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Report: Lockheed Martin and the GOP - World Policy Institute - Research Project

ARMS TRADE RESOURCE CENTER

Lockheed Martin and the GOP:
Profiteering and Pork Barrel Politics with a Purpose

An Arms Trade Resource Center Issue Brief
by William D. Hartung and Frida Berrigan
July 31, 2000

I. Lott and Lockheed: Partners in Influence Peddling

Senate Majority Leader Trent Lott kicked off the Republican National Convention a day early with a massive theme party and fundraiser near the campus of Drexel University. The party, which was attended by 1,500 faithful Lott supporters (plus one of the authors of this issue brief) was a lavish 1950s-style dance party emceed by Dick Clark with music by the Shirelles, Bobby Vee, and the Four Tops. The "Lott Hop," as it was called, was bankrolled almost entirely by major corporations and industry associations, including the American Gas Association, International Paper, and Lockheed Martin, the nation's largest weapons contractor. Lockheed Martin, which has denied that it sponsored the event in an attempt to influence the most powerful man in Congress, donated $60,000 towards the event. The company has also pledged $1 million to the "Trent Lott Leadership Institute" at the University of Mississippi.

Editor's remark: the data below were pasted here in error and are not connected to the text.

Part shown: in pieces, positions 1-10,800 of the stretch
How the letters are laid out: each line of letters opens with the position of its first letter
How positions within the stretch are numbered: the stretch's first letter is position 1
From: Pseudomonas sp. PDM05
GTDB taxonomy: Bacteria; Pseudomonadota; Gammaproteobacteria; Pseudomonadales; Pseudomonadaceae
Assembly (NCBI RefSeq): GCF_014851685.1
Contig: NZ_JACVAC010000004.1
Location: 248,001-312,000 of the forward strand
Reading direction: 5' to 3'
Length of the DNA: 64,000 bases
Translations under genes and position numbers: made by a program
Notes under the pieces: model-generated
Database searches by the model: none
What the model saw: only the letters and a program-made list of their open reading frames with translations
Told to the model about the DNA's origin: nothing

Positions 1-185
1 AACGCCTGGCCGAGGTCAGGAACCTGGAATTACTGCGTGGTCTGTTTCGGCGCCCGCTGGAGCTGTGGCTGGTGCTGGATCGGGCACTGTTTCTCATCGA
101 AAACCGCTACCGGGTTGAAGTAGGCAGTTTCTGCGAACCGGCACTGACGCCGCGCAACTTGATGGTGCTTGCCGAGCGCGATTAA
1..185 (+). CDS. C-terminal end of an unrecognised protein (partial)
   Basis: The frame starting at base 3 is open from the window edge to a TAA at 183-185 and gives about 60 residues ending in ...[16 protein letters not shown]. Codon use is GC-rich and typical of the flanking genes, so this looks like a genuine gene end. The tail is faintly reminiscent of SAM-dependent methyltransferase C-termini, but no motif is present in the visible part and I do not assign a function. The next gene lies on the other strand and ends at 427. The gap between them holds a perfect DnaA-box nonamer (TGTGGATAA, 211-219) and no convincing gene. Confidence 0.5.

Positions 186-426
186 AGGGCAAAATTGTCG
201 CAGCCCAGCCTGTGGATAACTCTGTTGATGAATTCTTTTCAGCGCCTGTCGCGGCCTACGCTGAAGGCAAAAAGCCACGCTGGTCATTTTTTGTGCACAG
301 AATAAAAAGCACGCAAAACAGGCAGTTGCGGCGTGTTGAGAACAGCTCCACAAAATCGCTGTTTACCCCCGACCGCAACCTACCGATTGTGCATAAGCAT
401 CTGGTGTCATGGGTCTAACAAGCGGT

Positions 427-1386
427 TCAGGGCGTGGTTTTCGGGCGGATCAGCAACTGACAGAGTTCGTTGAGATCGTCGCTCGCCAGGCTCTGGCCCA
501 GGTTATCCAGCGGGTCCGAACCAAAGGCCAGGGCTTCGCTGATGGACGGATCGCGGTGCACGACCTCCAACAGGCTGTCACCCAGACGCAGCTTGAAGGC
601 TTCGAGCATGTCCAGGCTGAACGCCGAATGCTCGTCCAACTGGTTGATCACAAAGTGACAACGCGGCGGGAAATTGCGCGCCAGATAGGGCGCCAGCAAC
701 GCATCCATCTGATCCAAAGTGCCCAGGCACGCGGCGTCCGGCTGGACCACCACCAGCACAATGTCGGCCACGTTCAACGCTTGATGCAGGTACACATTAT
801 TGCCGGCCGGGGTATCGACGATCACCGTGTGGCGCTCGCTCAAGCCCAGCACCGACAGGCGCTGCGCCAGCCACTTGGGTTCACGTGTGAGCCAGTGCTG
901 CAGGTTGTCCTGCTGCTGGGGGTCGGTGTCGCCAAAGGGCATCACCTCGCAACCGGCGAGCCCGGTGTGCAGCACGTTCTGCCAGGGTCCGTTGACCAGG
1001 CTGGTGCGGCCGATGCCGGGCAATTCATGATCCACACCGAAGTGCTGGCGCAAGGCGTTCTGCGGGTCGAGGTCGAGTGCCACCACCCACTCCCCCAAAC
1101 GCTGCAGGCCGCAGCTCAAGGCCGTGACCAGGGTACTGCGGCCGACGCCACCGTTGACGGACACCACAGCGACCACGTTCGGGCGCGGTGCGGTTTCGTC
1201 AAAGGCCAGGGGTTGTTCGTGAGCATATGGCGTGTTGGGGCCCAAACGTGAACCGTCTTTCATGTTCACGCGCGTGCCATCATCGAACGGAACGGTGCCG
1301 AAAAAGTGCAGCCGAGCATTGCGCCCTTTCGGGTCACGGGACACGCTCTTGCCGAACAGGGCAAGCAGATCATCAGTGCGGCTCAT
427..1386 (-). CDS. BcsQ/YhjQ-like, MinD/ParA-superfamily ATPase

What does Lockheed Martin have to celebrate about Trent Lott? Lots! In the past few years, the majority leader has helped bail out multi-billion dollar Lockheed Martin projects like the F-22 fighter, a $70 billion program that was almost stopped in its tracks last year by Representatives Jerry Lewis (R-CA) and Pennsylvania's own Jack Murtha; the C-130 transport plane, which is routinely added to the Pentagon budget in quantities far beyond what the Pentagon requests; and the Theater High Altitude Area Defense project, THAAD, for which the company has just received a $4 billion multi-year contract despite the fact that it has failed in six of its eight tests.

II. Weapons Makers Largesse Favors Republicans

The relationship between Lott and Lockheed Martin is not unique. The top four missile defense contractors -- Lockheed Martin, TRW, Boeing, and Raytheon -- have made $6 million in political contributions in the current election cycle. The four firms also spent $34 million in lobbying in 1997/98 alone, a figure that will no doubt be exceeded when the final numbers of 1999/2000 are tallied. Ever since the Republicans took control of Congress in January 1995, major weapons contractors have favored them over Democratic candidates by a 2 to 1 margin.

The weapons makers have good reason to reward the Republican party for its role in boosting weapons spending -- since the Republicans took the House in 1995, Congress has routinely added $5 to $10 billion per year to the Pentagon budget beyond what the Clinton Administration has requested in its annual budget submissions. As a result, the Pentagon budget will hit $310 billion next year, a Cold War level budget despite the fact that the Soviet Union no longer exists and the so-called "rogue states" that the Pentagon worries about most -- Iran, Iraq, Syria, Libya, North Korea, and Cuba -- taken together spend just one-eighteenth of what the United States spends on its military.

III. TRW and John Warner: Hail to the Chairman